Category Archives: Science

Creationist Wisdom #1,048: Ancient Aliens Fan

Today’s letter-to-the-editor appears in the Gaston Gazette of Gastonia, North Carolina. The letter is titled Love the human — hate the virus, and it’s the second letter at that link. The newspaper says their comment feature isn’t working.

Because the writer isn’t a politician, preacher, or other public figure, we won’t embarrass or promote him by using his full name. His first name is Kenneth. Excerpts from his letter will be enhanced with our Curmudgeonly commentary, some bold font for emphasis, and occasional Curmudgeonly interjections that look [like this]. Here we go!

I am a [skeptic], agnostic about religion and only wonder about spiritual things because of a few events in my life — Only watched John Edward’s “Passing Over” because my wife did.

That was a weird opening sentence. The word “skeptic” was like that in Kenny’s letter — brackets and all, so we’re skeptical about his skepticism. And we know nothing about that movie — or TV show — or whatever it is. Based on the rest of the letter, we’ll regard Kenny as a creationist. He then says:

I like science fiction and ancient aliens [Groan!] so about 5 years ago, watching alone, I tuned to Oprah where her guest was a scientist whose experiments proved that good and bad human thoughts about identical lab cultures have healing or debilitating powers on other bacteria.

BWAHAHAHAHAHA! Well, we shouldn’t laugh. If the “scientist” Kenny watched was on the Oprah show, he must be at the top of his field. After informing us about that amazing work, Kenny reveals even more scientific wonders:

Since then [within the last five years], man has determined there is dark matter and energy — even proven black holes. [Wow!] We are pretty sure of these things because of their effects on what we observe — just like the scientist about good thoughts having a positive effect on bacteria cultures and bad thoughts the opposite. Can our thoughts affect a virus?

What a great question! If our thoughts can affect bacteria, why can’t they affect a virus? Then he makes an amazing suggestion:

I would not shut the door to vaccines and other methods of dealing with it but — and the news media can help by reminding us that this virus is bad and needs to die — if we all prayed, meditated, hoped (whatever you wish to call it) that the this virus would die and it worked, it would not only help but open the door to a better understanding of the universe.

Brilliant! Absolutely brilliant! Kenny ends his letter with this:

What have we all got to lose? I’ve even got a catch phrase = Love the human — Hate the virus.

You gotta admit, dear reader — that was a great letter!

Copyright © 2020. The Sensuous Curmudgeon. All rights reserved.

add to del.icio.usAdd to Blinkslistadd to furlDigg itadd to ma.gnoliaStumble It!add to simpyseed the vineTailRankpost to facebook

. AddThis Social Bookmark Button . Permalink for this article

Beware! Scientists Practice Idolatry!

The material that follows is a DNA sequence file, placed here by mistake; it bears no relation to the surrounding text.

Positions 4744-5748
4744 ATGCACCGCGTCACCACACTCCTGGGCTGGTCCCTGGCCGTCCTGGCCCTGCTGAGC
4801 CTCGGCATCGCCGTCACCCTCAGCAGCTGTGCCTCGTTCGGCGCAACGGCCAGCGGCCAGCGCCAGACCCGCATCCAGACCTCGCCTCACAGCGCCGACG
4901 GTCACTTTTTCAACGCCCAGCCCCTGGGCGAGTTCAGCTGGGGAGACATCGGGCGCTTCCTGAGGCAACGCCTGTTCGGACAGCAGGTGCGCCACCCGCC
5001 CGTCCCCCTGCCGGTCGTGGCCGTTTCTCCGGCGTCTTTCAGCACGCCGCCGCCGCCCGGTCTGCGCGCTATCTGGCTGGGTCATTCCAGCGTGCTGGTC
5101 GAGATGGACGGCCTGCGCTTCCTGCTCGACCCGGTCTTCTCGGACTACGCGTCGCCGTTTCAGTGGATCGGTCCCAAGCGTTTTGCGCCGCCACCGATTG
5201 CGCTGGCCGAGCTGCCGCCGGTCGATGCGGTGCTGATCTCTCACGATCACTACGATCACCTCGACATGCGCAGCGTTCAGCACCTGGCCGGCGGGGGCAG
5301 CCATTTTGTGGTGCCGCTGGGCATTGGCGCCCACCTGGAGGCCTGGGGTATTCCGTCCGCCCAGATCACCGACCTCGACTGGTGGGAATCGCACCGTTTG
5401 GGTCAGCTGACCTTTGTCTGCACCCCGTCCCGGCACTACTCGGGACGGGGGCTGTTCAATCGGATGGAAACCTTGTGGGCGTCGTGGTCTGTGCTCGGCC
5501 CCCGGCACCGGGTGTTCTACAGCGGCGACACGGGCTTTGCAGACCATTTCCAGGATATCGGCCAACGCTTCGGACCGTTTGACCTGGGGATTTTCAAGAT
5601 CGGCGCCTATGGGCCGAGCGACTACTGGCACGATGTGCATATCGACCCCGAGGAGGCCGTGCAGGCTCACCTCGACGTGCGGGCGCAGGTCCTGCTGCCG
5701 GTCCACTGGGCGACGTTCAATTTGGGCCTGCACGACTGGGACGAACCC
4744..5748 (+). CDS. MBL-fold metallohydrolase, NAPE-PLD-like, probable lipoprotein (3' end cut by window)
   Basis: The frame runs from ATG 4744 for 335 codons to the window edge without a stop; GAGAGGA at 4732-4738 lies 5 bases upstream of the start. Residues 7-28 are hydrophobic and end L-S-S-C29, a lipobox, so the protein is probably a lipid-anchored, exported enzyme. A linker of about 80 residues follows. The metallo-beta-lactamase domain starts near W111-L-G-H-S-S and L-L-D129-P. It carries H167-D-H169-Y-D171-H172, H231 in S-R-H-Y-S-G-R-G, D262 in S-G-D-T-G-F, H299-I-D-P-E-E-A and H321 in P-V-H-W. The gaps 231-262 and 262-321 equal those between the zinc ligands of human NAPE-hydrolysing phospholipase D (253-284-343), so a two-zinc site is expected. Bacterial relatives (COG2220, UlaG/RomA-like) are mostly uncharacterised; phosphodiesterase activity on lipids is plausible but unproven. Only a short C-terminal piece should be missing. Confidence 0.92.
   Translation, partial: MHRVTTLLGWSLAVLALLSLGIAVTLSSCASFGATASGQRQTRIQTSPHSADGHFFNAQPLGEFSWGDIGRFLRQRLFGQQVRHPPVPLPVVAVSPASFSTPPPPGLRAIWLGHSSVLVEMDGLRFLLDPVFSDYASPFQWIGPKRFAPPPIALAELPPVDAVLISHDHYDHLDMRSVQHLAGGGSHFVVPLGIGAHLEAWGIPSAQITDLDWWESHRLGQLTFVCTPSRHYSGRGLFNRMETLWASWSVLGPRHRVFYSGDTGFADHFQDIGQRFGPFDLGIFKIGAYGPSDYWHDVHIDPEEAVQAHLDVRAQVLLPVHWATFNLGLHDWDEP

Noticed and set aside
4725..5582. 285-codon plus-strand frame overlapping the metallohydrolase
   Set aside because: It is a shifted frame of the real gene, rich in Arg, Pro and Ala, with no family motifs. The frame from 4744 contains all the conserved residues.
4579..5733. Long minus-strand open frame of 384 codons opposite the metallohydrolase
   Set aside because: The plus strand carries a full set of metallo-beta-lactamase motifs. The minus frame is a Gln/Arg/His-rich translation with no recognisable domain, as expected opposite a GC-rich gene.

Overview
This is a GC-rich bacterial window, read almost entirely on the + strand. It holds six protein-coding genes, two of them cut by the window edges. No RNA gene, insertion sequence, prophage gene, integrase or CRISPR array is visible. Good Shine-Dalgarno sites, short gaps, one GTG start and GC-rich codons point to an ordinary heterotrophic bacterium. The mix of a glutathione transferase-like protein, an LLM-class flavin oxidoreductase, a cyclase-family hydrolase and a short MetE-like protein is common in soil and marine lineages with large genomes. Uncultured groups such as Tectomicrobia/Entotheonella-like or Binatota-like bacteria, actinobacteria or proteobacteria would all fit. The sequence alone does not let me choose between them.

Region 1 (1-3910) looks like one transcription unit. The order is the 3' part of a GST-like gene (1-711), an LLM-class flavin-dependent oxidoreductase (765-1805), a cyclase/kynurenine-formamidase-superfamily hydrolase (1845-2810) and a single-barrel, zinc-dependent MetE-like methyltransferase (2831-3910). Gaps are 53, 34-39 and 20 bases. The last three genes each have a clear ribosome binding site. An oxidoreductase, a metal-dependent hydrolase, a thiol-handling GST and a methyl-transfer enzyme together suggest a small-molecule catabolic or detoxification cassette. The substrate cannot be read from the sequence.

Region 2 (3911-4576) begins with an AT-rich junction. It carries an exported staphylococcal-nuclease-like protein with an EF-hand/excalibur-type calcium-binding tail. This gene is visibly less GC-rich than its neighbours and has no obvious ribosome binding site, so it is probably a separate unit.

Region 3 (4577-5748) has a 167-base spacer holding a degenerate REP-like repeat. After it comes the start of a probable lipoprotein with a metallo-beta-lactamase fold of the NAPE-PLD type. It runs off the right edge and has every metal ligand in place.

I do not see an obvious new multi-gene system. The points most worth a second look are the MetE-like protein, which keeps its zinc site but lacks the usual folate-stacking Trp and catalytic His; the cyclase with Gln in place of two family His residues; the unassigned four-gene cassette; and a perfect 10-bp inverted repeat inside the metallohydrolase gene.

The Institute for Creation Research (ICR) — the fountainhead of young-earth creationist wisdom — is on a crusade to save the world from idolatry. A month ago we wrote ICR Says Science Is Idolatry. Now they’re at it again.

Their latest anti-idolatry post is titled Subtle Idolatry in Modern Science. Like the earlier one, it too was written by Brian Thomas, about whom we’re told: “Dr. Thomas is Research Associate at the Institute for Creation Research and earned his Ph.D. in paleobiochemistry from the University of Liverpool.” Here are some excerpts, with bold font added by us for emphasis, and occasional Curmudgeonly interjections that look [like this]:

Engaging in worship seems unavoidable for humans — even the atheistic thinkers who dominate modern science. [What?] Reverence and adoration lie at the heart of worship. Scripture tells us the ancient Egyptians, Canaanites, Israelites, and other cultures worshiped idols. [Foolish people!] They imagined their idols held power and could sway personal, political, or physical events.

But it’s not only people in ancient times. Brian says:

Ironically, some of the scientists who scoff at the way our ancestors gave god-like attributes to inanimate objects follow similar patterns today. [They do?] Each person should examine their heart to root out subtle idolatry.

After that shocker, he tells us:

Even the areligious can fall prey to idolatry without knowing it. Idolatry is so damaging and pervasive that God listed it first in His Ten Commandments. [Brian reminds us with a footnote: “You shall have no other gods before Me”] Modern scientific minds commit idolatry when they revere and adore natural forces for crafting creatures instead of the God of all creation who actually made them.

That means you commit idolatry all the time, dear reader. Don’t deny it; it’s true! Brian continues:

Scientists Mark Hallett and Mathew Wedel authored the academic book The Sauropod Dinosaurs. In it, they wrote:

[Brian quotes from the book, with his bracketed inserts:] From osteoblasts that evolved millions of years earlier to originally give ancient fish protection from sea scorpions, natural selection evolved bioarchetectural marvels of strength and lightness to support vast weight and yet enable flexibility and movement [in sauropods].

These authors replaced the Creator with evolution by natural selection. [Gasp!] Does this differ so much from the ancients who revered their idols’ supposed power over physical events?

There’s no difference — it’s all idolatry! Let’s read on: